‘Rock & Roll Man,’ starring Constantine Maroulis shares story of music pioneer Alan Freed
A rock ‘n’ roll trailblazer is the subject of a new off-Broadway musical that features some of the biggest hits of the genre’s early years.
"Rock & Roll Man” takes audiences back to the 1950s when Cleveland disc jockey Alan Freed not only coined the term “rock ‘n’ roll” but played original songs by Black artists instead of covers by white singers. He also produced integrated public concerts during a period of segregation.
"I just think he led with his heart. It was about elevating these amazing artists," says Constantine Maroulis, who plays Freed.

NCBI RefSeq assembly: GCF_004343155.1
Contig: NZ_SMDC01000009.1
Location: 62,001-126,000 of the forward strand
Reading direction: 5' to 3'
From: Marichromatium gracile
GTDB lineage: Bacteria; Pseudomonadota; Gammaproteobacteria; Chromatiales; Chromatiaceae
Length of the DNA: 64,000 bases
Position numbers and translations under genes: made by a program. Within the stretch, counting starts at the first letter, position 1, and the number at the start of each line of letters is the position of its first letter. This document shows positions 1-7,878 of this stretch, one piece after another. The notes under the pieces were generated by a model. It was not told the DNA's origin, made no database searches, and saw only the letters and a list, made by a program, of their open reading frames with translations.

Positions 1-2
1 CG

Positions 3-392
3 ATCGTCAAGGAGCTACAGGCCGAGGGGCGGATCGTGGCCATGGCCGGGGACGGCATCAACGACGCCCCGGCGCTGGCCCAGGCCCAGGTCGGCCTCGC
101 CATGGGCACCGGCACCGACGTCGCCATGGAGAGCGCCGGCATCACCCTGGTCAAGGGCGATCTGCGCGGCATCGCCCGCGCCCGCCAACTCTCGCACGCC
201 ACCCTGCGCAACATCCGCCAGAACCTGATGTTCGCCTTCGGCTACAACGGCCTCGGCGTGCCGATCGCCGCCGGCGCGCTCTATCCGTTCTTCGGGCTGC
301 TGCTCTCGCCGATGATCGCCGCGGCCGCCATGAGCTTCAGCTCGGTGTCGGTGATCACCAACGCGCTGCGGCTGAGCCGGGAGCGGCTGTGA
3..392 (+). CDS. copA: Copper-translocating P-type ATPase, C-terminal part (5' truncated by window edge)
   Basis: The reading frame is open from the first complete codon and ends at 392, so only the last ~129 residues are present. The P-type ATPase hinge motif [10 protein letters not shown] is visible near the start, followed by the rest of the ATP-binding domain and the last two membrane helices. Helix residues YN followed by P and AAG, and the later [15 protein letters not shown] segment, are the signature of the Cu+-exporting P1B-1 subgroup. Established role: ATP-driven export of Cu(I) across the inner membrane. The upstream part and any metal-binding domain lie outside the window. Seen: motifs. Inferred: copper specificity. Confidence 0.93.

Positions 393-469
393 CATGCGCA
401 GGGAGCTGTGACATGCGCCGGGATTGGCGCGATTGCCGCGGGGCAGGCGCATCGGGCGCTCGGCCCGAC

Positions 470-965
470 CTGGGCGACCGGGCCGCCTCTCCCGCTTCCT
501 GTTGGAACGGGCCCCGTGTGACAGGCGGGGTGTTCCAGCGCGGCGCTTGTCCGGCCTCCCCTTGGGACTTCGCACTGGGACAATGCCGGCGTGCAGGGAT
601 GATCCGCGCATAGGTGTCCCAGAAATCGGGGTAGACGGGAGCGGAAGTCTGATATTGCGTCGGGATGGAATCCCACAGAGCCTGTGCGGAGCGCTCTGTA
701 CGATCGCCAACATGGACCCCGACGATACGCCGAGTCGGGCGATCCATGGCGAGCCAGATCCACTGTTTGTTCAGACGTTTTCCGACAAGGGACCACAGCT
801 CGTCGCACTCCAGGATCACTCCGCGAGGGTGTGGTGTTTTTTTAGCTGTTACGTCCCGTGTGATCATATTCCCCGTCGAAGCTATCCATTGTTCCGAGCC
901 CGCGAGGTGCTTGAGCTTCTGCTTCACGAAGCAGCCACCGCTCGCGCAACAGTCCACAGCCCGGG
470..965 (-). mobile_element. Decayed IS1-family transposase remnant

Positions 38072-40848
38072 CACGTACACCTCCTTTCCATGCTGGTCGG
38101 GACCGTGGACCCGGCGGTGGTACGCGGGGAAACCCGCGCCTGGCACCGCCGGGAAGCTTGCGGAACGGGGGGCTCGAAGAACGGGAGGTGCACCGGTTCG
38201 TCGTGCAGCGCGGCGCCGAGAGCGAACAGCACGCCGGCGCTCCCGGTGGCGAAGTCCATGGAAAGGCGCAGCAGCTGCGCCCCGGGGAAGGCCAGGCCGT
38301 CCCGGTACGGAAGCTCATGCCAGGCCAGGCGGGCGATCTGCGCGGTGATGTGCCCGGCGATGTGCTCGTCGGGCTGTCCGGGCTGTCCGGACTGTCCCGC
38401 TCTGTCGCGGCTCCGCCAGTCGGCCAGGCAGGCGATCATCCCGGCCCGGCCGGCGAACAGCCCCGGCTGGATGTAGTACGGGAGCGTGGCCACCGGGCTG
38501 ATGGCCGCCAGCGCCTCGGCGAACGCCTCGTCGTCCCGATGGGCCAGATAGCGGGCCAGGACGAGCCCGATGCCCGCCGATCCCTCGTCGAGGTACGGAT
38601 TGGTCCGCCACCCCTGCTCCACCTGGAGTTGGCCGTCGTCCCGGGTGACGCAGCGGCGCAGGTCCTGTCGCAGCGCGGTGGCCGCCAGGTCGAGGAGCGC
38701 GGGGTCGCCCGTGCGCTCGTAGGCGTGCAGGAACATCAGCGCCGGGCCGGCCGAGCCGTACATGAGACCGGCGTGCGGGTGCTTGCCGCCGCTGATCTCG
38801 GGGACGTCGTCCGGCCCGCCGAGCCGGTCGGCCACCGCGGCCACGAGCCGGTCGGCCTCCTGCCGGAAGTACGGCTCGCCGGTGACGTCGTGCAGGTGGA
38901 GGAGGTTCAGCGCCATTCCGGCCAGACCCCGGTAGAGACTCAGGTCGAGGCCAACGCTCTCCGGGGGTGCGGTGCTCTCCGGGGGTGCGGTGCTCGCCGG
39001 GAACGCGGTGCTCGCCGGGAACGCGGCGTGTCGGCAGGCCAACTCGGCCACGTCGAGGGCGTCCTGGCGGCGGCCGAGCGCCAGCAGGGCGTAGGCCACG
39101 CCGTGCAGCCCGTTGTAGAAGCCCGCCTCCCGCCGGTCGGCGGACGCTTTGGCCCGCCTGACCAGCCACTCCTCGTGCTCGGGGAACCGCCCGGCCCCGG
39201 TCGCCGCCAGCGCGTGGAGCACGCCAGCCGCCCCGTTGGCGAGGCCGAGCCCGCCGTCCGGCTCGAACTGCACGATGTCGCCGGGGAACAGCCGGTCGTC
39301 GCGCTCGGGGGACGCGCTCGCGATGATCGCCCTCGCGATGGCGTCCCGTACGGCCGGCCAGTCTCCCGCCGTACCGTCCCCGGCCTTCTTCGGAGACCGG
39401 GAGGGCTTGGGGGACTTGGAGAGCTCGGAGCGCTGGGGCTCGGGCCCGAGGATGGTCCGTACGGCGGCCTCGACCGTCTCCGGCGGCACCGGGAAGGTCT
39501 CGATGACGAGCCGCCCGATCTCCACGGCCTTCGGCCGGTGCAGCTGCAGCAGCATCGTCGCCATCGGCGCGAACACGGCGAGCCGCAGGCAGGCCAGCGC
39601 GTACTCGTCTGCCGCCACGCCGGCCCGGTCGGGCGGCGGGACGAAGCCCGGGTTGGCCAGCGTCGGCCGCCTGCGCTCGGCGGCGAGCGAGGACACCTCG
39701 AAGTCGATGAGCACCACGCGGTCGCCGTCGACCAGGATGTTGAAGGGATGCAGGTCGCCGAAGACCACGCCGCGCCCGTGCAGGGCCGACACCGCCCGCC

Freed went on to become a disc jockey in New York City and his influence grew. But so did his troubles, which included a financial scandal, marital strife and chronic alcoholism - all of which are dealt with in "Rock & Roll Man."
The musical's score includes famous songs by Chuck Berry ("Roll Over Beethoven"), Little Richard ("Tutti Frutti"), LaVern Baker ("Jim Dandy") and other stars of rock's early era - in addition to new material.
"Rock & Roll Man" marks a return to the New York stage for Maroulis, a Tony nominee for his 2009 performance in "Rock of Ages," just as his latest single "Daydream" is out on streaming platforms.
"Rock & Roll Man" co-stars Emmy Award winner Joe Pantoliano ("The Sopranos," "The Matrix") in two roles (record shop proprietor Leo Mintz and nightclub owner Morris Levy).
Tickets are on sale through Nov. 5.